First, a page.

This scarce map of the Americas includes one of the most interesting depictions of the Sea of the West (Mer de l'Ouest) in North America. The first printed map to show the Sea of the West is Nolin's rare world map (Shirley #605) in 1700. That map was in turn is supposedly based on a manuscript map prepared by Delisle. It showed a huge sea that reached all the way into the heart of the continent. Nolin was sued over his use of Delisle's information and thereafter he significantly altered the size and shape of the sea on his subsequent publications, as presented here. Another intriguing feature is the Northwest Passage that conveniently disappears into the top border, so that the midsection is left to the imagination. Florida is depicted as a large archipelago, and the vast Mississippi valley shows the river's source in the Canadian frontier. In South America, the Amazon and Rio de la Plata are both well placed, but the Andes are conspicuously sparse. In the South Pacific a very large coastline of New Zealand appears and many of the islands in the Pacific are badly misplaced or completely spurious. This is the first state of the map.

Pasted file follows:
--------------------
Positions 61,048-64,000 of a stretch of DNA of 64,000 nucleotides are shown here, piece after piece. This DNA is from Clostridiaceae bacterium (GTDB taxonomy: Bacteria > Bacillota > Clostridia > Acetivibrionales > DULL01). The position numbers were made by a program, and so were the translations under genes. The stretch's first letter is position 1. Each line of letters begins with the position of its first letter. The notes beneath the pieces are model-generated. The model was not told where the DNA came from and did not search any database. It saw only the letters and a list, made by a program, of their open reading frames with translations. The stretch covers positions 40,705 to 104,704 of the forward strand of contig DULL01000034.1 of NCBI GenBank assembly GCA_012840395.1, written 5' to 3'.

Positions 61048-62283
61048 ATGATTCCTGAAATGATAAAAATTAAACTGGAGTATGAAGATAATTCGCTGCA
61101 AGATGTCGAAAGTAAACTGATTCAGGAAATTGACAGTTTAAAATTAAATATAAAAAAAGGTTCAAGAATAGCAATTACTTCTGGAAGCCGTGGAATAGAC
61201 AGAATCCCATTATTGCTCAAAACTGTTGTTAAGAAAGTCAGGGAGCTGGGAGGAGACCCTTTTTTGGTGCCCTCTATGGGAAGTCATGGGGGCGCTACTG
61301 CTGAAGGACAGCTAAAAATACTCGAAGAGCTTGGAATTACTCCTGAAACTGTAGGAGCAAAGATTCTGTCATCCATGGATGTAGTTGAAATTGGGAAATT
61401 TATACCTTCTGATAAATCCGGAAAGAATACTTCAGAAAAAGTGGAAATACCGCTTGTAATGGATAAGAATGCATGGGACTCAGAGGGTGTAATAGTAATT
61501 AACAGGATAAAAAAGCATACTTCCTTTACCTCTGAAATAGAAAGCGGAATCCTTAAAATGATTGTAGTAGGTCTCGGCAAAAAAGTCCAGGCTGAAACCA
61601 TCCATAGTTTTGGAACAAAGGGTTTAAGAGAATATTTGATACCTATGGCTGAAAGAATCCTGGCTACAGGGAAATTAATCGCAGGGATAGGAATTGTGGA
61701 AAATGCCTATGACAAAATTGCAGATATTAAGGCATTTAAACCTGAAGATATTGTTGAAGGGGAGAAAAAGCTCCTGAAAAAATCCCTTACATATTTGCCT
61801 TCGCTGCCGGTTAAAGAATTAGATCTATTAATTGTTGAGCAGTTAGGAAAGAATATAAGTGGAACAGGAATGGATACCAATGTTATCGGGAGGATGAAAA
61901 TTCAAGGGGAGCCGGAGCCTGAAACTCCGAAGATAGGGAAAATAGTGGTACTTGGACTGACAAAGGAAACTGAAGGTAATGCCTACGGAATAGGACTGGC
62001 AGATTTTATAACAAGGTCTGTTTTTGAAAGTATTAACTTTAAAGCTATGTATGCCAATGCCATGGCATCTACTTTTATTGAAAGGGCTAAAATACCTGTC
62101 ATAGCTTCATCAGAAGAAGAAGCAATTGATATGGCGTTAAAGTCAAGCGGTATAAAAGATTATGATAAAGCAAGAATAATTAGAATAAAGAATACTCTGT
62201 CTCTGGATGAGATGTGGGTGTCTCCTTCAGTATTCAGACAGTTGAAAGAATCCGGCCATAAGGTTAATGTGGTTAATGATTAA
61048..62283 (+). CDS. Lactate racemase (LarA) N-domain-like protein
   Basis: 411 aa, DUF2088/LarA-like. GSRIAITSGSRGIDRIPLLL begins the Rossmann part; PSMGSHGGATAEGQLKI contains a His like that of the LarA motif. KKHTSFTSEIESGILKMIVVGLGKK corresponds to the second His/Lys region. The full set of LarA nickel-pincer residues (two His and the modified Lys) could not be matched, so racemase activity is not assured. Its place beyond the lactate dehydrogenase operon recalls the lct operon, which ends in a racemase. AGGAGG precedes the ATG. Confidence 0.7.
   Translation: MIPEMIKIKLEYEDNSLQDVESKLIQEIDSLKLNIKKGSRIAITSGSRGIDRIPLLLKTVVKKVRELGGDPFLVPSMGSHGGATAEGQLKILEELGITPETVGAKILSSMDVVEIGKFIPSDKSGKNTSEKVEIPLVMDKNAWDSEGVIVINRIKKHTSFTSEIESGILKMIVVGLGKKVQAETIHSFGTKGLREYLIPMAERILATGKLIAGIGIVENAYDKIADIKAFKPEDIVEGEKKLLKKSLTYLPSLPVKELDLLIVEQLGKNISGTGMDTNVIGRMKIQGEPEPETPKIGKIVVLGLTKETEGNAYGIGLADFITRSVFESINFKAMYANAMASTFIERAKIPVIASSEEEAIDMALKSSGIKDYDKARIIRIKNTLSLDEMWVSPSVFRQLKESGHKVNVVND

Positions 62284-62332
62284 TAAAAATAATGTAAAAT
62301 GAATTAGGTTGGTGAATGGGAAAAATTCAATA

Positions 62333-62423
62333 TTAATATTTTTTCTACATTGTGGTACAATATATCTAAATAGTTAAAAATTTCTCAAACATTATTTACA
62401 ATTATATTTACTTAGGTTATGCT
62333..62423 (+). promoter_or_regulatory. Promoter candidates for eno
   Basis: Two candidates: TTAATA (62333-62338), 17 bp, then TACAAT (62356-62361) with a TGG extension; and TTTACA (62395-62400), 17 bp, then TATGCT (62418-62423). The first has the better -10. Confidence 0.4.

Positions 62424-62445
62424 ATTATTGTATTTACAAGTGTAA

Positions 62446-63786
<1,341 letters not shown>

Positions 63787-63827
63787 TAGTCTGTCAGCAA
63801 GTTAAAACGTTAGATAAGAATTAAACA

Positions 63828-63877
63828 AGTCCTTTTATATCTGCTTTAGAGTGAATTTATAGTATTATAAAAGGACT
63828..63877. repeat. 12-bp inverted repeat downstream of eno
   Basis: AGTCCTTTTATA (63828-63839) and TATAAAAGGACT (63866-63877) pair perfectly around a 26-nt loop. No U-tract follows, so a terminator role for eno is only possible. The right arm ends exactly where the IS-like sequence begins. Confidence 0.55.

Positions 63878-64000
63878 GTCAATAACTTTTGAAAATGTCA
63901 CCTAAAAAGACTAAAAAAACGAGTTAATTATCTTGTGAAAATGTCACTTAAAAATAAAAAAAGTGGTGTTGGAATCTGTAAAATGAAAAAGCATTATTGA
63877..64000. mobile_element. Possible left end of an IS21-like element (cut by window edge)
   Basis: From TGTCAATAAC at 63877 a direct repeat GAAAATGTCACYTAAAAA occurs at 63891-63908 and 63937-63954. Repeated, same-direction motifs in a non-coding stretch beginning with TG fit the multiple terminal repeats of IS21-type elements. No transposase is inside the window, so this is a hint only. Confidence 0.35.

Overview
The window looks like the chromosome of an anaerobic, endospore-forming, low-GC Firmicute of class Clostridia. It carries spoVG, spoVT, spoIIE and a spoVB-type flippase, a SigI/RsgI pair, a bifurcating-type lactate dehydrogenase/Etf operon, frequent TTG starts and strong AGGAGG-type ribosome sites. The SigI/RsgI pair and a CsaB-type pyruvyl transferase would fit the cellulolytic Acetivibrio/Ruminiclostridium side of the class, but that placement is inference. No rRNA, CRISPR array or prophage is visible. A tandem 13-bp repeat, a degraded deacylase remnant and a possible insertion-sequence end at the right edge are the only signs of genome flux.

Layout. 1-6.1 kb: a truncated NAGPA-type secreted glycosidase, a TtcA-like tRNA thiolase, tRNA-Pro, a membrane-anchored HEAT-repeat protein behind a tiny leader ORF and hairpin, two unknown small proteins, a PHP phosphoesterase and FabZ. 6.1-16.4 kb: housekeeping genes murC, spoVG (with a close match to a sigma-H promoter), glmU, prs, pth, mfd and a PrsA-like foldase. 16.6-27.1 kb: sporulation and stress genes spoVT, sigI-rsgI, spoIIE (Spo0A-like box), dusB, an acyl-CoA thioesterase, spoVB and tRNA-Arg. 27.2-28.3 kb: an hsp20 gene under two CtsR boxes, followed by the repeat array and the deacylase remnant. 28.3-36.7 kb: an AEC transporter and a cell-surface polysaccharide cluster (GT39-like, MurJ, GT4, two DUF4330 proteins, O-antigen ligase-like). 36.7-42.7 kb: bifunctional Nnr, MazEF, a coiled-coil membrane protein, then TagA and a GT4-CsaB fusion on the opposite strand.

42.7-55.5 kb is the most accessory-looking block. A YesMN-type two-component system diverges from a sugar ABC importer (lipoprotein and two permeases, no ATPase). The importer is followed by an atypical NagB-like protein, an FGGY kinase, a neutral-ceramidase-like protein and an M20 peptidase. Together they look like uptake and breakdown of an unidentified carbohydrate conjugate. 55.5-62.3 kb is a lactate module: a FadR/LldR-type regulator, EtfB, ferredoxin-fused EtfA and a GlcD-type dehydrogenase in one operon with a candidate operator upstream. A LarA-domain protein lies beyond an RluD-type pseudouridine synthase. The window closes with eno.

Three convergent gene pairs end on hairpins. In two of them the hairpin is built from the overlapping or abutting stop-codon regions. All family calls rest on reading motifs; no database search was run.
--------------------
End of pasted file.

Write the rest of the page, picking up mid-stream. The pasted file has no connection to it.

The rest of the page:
The large title cartouche features a river god representing the Mississippi and a coat of arms with three French cockerels. Nolin dedicated this map to Monseigneur Law, Controlleur Genal des Finances. John Law, a Scottish financier, was in charge of the economic recovery of France after wars waged by Louis XIV. An important component of his plan was the exploitation of the French possessions in Louisiana. That led to a wild period of speculation throughout Europe, and eventually one of the worst financial crises in history, known as the Mississippi Bubble.
References: McGuirk #8.
Nice impression on a large sheet with wide margins with the watermark of Maltese Cross encircled by rosary beads. There is some extraneous creasing along the centerfold and paper repairs along the bottom centerfold and lower left margin.